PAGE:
How can your fashion business contribute to the availability and sustainable management of clean water and affordable, sustainable energy? There are a variety of routes to take for those keen to apply Sustainable Development Goals (SDGs) 6 & 7 into their mission and goals, but how do you figure out the right one for your enterprise?
This Masterclass unpacks the SDGs, making them relatable to fashion and textiles businesses. We outline the key issues surrounding water pollution and energy footprints for industry and look at product lifecycles, with a set of action points that tackle everything from dyeing methods, to hire and repair models, to microplastics. We also have interviews with exciting experts working in the space. You'll learn about a revolutionary new certification for regenerative organic farming and cutting-edge, low-impact materials like fish leather. Dive in to the resources, watch the videos and read the key takeaways and leave feeling inspired to apply these practices in your own business models.
In this Masterclass, you will learn:
- About the UN SDGs 6 & 7 and how they relate to the fashion and textile industries
- How to reduce your fashion production energy footprints
- How to use your business to tackle fashion's water pollution problem
- Different approaches for managing the life cycle of your product, including addressing microplastics and dyeing methods
- Why regenerative agriculture is as relevant to fashion fibre production as it is to food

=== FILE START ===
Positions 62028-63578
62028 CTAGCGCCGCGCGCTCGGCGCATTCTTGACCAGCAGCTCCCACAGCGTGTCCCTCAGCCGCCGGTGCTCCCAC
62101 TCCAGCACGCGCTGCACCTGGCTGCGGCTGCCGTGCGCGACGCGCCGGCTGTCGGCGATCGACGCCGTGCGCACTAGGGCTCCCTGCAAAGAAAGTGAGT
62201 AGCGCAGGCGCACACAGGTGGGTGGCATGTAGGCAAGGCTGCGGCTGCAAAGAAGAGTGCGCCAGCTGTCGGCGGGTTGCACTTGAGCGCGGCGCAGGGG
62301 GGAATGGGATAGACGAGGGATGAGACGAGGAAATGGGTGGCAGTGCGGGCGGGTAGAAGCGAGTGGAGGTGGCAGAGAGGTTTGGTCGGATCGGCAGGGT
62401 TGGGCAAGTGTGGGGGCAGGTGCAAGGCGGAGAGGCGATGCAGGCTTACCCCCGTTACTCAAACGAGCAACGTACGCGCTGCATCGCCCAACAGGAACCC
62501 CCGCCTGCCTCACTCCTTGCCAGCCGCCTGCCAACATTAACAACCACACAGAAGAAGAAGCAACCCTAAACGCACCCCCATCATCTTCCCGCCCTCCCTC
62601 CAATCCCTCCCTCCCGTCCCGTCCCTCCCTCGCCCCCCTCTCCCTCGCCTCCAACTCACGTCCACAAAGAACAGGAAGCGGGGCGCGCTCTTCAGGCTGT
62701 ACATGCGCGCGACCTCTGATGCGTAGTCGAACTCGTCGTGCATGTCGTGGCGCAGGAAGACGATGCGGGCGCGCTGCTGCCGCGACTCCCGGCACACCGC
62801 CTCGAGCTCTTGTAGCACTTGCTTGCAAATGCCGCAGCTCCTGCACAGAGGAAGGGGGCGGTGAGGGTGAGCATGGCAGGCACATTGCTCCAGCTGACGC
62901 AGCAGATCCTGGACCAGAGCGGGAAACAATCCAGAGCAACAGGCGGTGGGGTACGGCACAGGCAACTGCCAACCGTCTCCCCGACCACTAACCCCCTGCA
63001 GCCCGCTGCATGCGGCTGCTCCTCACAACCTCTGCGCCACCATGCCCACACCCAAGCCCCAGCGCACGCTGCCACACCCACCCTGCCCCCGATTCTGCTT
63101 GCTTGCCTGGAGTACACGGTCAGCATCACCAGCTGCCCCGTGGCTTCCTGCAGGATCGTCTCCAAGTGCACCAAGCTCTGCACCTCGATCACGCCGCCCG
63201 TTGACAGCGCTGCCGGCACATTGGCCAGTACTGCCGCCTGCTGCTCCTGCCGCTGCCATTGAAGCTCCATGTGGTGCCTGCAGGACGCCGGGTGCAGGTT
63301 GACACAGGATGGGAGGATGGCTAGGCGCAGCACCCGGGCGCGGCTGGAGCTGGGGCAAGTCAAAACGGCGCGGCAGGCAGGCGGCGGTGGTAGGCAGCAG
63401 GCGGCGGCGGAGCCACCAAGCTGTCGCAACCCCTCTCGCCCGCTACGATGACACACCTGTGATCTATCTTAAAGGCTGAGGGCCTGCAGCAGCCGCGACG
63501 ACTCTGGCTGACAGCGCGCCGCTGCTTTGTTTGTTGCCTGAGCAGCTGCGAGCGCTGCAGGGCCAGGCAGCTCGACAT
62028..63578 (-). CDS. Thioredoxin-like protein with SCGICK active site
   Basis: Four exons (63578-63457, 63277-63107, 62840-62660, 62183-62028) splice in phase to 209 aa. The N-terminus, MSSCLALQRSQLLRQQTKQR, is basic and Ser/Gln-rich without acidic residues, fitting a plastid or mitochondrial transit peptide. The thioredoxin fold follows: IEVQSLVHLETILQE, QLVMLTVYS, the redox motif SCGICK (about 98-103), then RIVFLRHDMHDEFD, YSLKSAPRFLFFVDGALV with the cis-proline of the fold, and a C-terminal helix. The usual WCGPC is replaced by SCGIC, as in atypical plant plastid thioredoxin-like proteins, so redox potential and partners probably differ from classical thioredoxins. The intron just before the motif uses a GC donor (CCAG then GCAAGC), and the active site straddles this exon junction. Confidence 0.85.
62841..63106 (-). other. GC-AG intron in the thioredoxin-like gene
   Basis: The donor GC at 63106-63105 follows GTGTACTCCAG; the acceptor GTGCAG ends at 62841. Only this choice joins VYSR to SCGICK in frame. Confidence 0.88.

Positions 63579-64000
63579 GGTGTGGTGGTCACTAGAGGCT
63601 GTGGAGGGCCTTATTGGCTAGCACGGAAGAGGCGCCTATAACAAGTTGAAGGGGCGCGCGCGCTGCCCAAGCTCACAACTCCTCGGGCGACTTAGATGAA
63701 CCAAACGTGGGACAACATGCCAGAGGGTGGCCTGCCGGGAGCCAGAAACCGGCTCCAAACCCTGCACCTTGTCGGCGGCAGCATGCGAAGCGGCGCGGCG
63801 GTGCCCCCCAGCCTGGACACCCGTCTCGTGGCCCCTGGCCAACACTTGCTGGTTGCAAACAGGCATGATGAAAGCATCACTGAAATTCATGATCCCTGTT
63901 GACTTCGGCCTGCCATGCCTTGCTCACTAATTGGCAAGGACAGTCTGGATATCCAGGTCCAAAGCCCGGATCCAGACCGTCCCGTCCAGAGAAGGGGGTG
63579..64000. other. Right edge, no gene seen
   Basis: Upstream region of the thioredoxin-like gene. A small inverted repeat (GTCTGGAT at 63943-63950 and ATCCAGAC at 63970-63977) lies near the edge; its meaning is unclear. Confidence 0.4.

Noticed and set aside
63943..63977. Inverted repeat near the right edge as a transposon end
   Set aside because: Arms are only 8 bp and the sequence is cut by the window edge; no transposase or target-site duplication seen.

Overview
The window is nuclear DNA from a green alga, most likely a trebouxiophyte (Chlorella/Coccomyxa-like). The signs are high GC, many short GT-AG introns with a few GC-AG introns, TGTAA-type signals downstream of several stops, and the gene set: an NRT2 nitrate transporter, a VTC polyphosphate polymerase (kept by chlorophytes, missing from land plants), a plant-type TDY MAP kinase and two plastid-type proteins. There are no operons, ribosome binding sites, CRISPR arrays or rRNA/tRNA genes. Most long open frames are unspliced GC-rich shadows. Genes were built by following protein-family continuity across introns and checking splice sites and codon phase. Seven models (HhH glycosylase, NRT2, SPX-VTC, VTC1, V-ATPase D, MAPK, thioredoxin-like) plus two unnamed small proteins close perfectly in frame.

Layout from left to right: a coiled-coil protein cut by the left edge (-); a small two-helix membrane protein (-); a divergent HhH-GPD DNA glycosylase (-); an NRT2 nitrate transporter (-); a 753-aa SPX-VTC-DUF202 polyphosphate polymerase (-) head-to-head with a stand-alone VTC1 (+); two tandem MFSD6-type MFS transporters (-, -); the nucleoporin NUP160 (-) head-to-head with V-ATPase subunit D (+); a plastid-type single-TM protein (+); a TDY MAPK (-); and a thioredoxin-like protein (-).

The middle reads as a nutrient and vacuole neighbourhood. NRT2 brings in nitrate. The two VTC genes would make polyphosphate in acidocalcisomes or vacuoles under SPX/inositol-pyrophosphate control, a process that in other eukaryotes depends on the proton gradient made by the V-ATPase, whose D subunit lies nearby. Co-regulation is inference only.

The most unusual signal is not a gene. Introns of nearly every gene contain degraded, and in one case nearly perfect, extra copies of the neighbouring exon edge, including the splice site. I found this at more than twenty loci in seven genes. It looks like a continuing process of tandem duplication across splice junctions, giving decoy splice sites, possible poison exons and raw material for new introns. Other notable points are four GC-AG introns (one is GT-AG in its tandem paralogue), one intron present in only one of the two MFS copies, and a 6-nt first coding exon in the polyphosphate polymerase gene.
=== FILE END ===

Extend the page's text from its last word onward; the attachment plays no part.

- About fish leather, how it is produced and how a Brazilian materials company has made a low-impact alternative to exotic leather
- Case studies from brands thinking in fresh ways on how to limit energy and water use
Reducing Your Fashion Production Energy Footprintwith Stephanie Steele
In this 36 minute lesson we take a look at the ways you can reduce your energy impact and footprint across the more business areas of your chain - from the energy that your factories are using, to the architecture of your studio, what office essentials you should consider, and ways to invest ethically.
As of 2017, the share of renewable energy in total energy consumption was just 17%, yet 789 million people lack electricity without the means or infrastructure to access it via either clean or fossil-fuel derived sources. Affordable and importantly reliable energy is critical for health facilities, but as yet, 1 in 4 hospitals in some developing countries are yet to be electrified. Alongside health, access to energy has been shown to improve the education and opportunities especially of girls and women, and in general, energy connects us to one another.
So it is fortunate that the financial flows to developing countries for the implementation of renewable energy is increasing ($21.4 billion in 2017), but let's not forget that it is mostly the Global North disrupting the land in marginalised nations for extraction of fuel. Without the prevention of fossil fuel production in the first place, any move to renewable energy can be glossed over. There are solutions even a small business can implement in order to reduce the energy impact it has.
The Sustainable Development Goal targets look to 1) ensure universal access to affordable, reliable and modern energy services, 2) substantially increase the share of renewable energy in the mix, and 3) improve the energy efficiency rating globally. It is in this last target that the textile and fashion industries (and production in general) can be held accountable.
By 2030, there is the target to enhance international cooperation to facilitate access to clean energy research and technology, including renewable energy, energy efficiency and advanced and cleaner fossil-fuel technology, and promote investment in energy infrastructure and clean energy technology. There is also the target to expand infrastructure and upgrade technology for supplying modern and sustainable energy services for everyone in developing countries.